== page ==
To purchase a booklet on our work with Bemis Center visit Actual FACT Books.

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Framework Plan and Bemis Gardens
The goal of the expansion plan is to create fluid connections between public and private areas, and between indoor and outdoor spaces. Surrounding this work is the notion of bringing artists and the public together in novel ways, while keeping at heart the Bemis' primary mission to support the work of today's artists. Breaking down barriers is a significant challenge for art centers, especially between indoor and outdoor spaces. Bemis Gardens addresses this by transforming the former loading dock into a public gathering space and rain garden. The design process itself was a performance: over the course of 12 weekly design charrettes held in an exhibition/workspace, students, the public, visiting artists, and designers engaged in deep dialog about the nature of public space and landscape within the city, and the role of the contemporary art center in such spaces.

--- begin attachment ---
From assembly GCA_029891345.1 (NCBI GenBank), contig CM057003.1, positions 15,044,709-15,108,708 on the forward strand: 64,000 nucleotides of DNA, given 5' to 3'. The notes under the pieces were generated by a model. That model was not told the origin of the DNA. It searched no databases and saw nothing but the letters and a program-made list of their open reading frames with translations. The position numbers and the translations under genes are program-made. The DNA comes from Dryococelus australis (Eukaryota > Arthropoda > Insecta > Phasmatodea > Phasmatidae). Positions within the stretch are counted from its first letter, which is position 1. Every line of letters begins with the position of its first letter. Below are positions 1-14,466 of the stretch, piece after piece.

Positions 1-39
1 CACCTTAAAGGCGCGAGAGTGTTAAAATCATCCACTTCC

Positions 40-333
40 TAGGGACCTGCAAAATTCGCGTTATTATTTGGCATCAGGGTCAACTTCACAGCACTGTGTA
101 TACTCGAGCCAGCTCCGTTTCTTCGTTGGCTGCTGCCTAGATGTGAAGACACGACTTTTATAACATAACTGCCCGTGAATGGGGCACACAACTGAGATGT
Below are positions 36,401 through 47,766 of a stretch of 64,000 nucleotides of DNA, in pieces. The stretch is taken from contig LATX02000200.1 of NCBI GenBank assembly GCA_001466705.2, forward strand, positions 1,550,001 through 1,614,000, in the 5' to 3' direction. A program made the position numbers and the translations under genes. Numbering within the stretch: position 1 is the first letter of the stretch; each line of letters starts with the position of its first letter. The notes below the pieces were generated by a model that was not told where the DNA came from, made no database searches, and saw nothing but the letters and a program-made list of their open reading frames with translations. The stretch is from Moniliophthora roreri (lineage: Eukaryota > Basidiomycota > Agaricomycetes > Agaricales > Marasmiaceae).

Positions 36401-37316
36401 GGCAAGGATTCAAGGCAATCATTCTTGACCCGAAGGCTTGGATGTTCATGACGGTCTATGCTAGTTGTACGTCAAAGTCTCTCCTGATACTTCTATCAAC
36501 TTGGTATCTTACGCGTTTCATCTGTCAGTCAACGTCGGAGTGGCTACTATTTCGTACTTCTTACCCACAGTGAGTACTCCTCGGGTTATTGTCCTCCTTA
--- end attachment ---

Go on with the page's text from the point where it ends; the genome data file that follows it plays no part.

A number of artists including James Woodfill, Fritz Heag, and Michael Bietz contributed design input and permanently installed functional building components.

Bemis Gardens exhibition / workshop.

Bemis InfoShop